With the completion of contracted quay crane deployments and a likely end to a long simmering inter-terminal rail issue, PSA International’s new Indian terminal — touted as the single-largest foreign direct investment in the emerging market economy — has positioned itself for accelerated growth.
Bharat Mumbai Container Terminals (BMCT) officially opened for business at Jawaharlal Nehru Port Trust (JNPT), the country’s busiest container harbor, in February 2018 with a capacity of 2.4 million TEU annually in the first phase.
PSA (India) officials told JOC.com the last batch of three super-post Panamax ship-to-shore cranes under Phase I development plans arrived at the terminal in April, bringing the facility to full operating capacity. With a total of 12 quay cranes, each capable of handling large vessels of up to 22 containers wide, and a berth line of 1,000 meters, BMCT is now able to service multiple mega-ships simultaneously.
In addition, the terminal features a 90-hectare (222 acres) storage yard with 9,336 ground slots, four rail-mounted gantry cranes, and 36 rubber-tire gantry cranes. Singapore-based PSA is preparing to begin Phase II construction of the same scale with a targeted completion by the end of 2022.
The addition of a total 4.8 million TEU in annual container handling capacity will mean increased competitive pressures for terminals in the region already burdened by an overhang of excess supply built up in recent years in anticipation of high demand growth. According to a JOC.com analysis, ports in Western India have a combined existing capacity of about 17.5 million TEU annually, well short of the total 11.1 million TEU in volume passing through their terminals last year.
Because BMCT is expected to attract more calls from larger ships, PSA is also looking to streamline and speed up cargo movement in and out of the terminal via mixed trains — a shared port logistics system that caused “teething issues” during the facility’s first few weeks in operation.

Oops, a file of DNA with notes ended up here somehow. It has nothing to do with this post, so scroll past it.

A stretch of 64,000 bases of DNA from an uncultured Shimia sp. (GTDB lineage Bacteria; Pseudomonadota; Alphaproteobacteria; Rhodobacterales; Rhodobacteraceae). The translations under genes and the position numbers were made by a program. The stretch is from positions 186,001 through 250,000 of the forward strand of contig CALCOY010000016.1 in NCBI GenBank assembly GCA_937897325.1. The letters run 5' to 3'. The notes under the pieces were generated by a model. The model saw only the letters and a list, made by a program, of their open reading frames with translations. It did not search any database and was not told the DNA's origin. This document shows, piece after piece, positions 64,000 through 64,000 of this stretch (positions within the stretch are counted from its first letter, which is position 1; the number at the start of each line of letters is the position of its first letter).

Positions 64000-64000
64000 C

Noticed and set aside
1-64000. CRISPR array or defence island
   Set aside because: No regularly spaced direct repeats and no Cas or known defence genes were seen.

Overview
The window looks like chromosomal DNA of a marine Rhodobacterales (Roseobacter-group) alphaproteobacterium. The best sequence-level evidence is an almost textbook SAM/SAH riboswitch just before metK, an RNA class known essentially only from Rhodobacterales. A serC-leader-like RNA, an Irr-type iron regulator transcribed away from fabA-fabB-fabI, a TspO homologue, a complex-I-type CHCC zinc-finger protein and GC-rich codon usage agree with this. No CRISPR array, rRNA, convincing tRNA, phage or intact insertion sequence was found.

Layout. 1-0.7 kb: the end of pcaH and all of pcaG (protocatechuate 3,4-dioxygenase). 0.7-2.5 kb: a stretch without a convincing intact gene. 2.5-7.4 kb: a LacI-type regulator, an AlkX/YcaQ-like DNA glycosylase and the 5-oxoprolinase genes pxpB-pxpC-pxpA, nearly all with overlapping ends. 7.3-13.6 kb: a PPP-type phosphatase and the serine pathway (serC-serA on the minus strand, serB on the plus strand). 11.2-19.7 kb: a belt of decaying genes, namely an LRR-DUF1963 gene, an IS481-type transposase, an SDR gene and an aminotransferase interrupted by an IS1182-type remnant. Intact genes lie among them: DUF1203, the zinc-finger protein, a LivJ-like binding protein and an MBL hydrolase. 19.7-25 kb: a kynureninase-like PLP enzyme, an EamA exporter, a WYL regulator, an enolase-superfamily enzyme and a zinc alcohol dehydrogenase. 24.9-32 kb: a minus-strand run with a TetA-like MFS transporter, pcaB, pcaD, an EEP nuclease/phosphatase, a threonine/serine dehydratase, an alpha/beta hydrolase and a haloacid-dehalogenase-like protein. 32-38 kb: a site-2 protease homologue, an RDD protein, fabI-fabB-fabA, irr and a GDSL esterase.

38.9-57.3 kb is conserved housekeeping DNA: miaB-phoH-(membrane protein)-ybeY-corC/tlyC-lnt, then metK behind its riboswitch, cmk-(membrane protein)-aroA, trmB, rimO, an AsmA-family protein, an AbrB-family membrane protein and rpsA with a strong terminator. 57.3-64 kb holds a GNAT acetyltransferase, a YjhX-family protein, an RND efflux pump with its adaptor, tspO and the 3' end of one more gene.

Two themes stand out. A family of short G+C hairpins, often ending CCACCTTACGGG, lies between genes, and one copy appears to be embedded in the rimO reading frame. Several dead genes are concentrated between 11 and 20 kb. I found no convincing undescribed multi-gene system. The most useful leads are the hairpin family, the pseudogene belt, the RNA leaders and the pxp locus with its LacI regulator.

Following investigations by India’s anti-trust regulator into charges that terminals operated by DP World and APM Terminals sought to impose additional fees on BMCT export/import containers handled via mixed trains connecting at their rail yards, APM has reportedly stopped this practice, but it remains to be seen whether DP World Nhava Sheva, which has two terminals at JNPT, will soften its stance. Officials from the three terminal operators were not immediately available for comment on the issue.
Under the inter-terminal program, intermodal rail providers can transport containers to and from inland container depots (ICDs) for multiple terminals and discharge or load all such containers at one terminal. A vast majority of trains serving JNPT terminals run on a “mixed” basis, given the limited infrastructure at the public harbor, making unfettered access that much more important for BMCT.
Despite these complications, volume has been on a steady growth path at BMCT, with fiscal year 2018-2019 throughput reaching 520,126 TEU.
Once Indian Railways’ dedicated freight corridor connector is complete, BMCT’s on-dock rail infrastructure will carry containers to and from the terminal via 360-TEU trains on a regular basis. Even as inter-terminal skirmishes begin to dissipate, industry observers believe that an effective, long-term solution to portwide rail issues will essentially hinge on when BMCT is able to run regular dedicated trains through its on-dock intermodal systems at full speed. Currently, dedicated trains run to and from BMCT at sporadic intervals.
In total, JNPT handles more than half of India’s containerized freight passing through major public ports, with fiscal 2018-2019 volume hitting an all-time high of 5.1 million TEU.